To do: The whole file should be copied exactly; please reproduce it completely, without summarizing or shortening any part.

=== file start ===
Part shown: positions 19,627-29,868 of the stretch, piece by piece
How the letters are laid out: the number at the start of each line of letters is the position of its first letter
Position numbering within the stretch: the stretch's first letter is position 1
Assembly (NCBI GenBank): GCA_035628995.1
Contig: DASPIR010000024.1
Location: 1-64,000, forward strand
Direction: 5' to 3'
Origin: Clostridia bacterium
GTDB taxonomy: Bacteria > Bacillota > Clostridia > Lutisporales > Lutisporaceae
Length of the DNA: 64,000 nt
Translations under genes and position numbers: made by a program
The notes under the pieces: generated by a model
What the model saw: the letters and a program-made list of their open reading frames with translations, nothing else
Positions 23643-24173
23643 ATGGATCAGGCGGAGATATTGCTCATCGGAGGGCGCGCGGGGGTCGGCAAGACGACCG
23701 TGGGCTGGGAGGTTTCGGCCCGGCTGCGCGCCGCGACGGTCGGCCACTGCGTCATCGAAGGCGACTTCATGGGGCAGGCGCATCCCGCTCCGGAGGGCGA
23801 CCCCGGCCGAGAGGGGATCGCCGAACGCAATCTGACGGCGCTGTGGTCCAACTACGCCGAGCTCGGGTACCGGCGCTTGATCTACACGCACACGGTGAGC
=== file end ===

Part shown: positions 19,627-29,868 of the stretch, piece by piece
How the letters are laid out: the number at the start of each line of letters is the position of its first letter
Position numbering within the stretch: the stretch's first letter is position 1
Assembly (NCBI GenBank): GCA_035628995.1
Contig: DASPIR010000024.1
Location: 1-64,000, forward strand
Direction: 5' to 3'
Origin: Clostridia bacterium
GTDB taxonomy: Bacteria > Bacillota > Clostridia > Lutisporales > Lutisporaceae
Length of the DNA: 64,000 nt
Translations under genes and position numbers: made by a program
The notes under the pieces: generated by a model
What the model saw: the letters and a program-made list of their open reading frames with translations, nothing else
Positions 23643-24173
23643 ATGGATCAGGCGGAGATATTGCTCATCGGAGGGCGCGCGGGGGTCGGCAAGACGACCG
23701 TGGGCTGGGAGGTTTCGGCCCGGCTGCGCGCCGCGACGGTCGGCCACTGCGTCATCGAAGGCGACTTCATGGGGCAGGCGCATCCCGCTCCGGAGGGCGA
23801 CCCCGGCCGAGAGGGGATCGCCGAACGCAATCTGACGGCGCTGTGGTCCAACTACGCCGAGCTCGGGTACCGGCGCTTGATCTACACGCACACGGTGAGC